how to make warabimochi and sesame shake

27 Jun

Sau 2 lần ghé MOF và chắc chắn sẽ còn ghé để ăn cho hết các món tại  MOF (bạn mình ai mà đọc câu này nhất bạn Lucy và Michan sẽ chẹp miệng và phán: “bạn mình điên cuồng vì món Nhật huh?”), mình quyết định thử làm món warabimochi và món sesame shake :), chưa kể đến món cơm chiên lươn với trứng 🙂 sẽ làm sau! Đi lòng vòng và kiếm dc công thức như  sau, chia sẽ bạn bè những ai muốn làm bánh nhé:

Homemade Yummy Balls of Bracken Flour Fun
手作りわらび餅 (Tezukuri Warabimochi)


What You Need (The Hard Part)
* 100g warabimochiko (fern bracken root flour) – để ghé Tokyo shop hỏi xem sao?
o no substitutes and, to the best of my knowledge, not eaten outside Japan

* around 20g kinako (soy bean flour) – cái này mình mua dc rùi
o no substitutes, marginally better availability
o a warabimochi kit will often, but not always, include a package of kinako

* a few tbsp of mitsu (runny black syrup) – check với  Tokyo Shop
o other syrups, like molasses, are a poor substitute but better than nothing

* 50g sugar

* 600ml water

* ice (optional but recommended)

How To Make It (The Fun Part)

1. Pour the water into a saucepan and slowly stir in the warabimochiko and sugar until you have a uniform, milky liquid.
2. On a medium flame, heat until boiling and then simmer, stirring constantly. The liquid will develop little translucent chunks that will grow in size and stick together until you are left with a pan full of thick, translucent paste. (Reduce heat at this stage, or you’ll end up with impossible-to-remove smudges of burned but perfectly transparent warabimochi on the bottom of your pan!) The longer you stir, the more transparent it becomes; stop when the mixture is more or less uniform.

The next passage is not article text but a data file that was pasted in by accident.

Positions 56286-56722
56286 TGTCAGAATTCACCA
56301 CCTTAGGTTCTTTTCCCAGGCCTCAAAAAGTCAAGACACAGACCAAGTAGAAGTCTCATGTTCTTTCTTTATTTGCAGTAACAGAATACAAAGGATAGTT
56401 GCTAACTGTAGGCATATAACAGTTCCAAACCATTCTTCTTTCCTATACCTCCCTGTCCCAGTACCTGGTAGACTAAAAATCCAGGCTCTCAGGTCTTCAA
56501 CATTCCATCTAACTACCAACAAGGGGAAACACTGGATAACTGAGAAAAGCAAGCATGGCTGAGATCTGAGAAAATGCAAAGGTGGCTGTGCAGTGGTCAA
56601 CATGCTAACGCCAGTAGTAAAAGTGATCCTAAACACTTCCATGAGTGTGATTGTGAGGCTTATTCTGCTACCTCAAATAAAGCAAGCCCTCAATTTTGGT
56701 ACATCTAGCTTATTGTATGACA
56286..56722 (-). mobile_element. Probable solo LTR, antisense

3. Fill a large bowl with cold water, add ice if you have any.
4. Using a teaspoon, scoop out little chunks of the glop and plop them into the bowl to set. Repeat until all gone, then let the chunks cool down completely in the water.
5. Alternatively, if the spoon method’s misshapen chunks cause you aesthetic distress, you can fashion a cone from wax paper (leaving a centimeter or so open at the tip) and squirt perfect little spheres into the water.

How to Eat It (The Tasty Part)
Drain off excess water in a colander. With your chopsticks (warning: chopstick-fu required!), dip a ball of warabimochi into the mitsu syrup and then roll it around in kinako. Pop into your mouth and enjoy!
The recipe serves 4-5 people in theory and one not-very-hungry me in practice. Homemade warabimochi remains edible after one day in the fridge, but turns almost white and more solid in the process. Being eaten cold, warabimochi is traditionally a summer dish in Japan, but with a pot of hot green tea on the side it’s fine anytime.

Còn sesame shake thì đây, mặc dù đây ko phải là công thức của MOF và mình cũng chưa thử món này tại MOF 🙂
Vanilla and Sesame Shake (Raw Vegan Recipe)

* 1 cup sesame seeds
* 2 large bananas
* 2 cups water
* 3 Medjool dates OR 3 Tablespoons agave nectar
* 1 Tbsp vanilla essence OR ?-1 vanilla pod


1) Place all ingredients into a blender and blend on full power until all of the sesame seeds are fully broken down. [NB: Owing to the size of the seeds this may be hard to do – if you prefer no lumps at all you will need to mill the seeds in a nut mill before blending with the other ingredients.]

2) Taste test for sweetness and add more dates or agave if required.

3) When you have your perfect blend, write it down, pour it out and find a soft spot on your lounge floor. Bury yourself in cushions and sip, slurp or savour, depending on your mood.


* If you’d like to add more flavour to this basic mix, try playing with varying amounts of any (but not all) of the following: mesquite powder, coconut butter, cacao nibs or raw carob powder.



One Response to “how to make warabimochi and sesame shake”

  1. Bella June 27, 2010 at 6:05 pm #

    Like it ban Lisa 🙂 Keep it up

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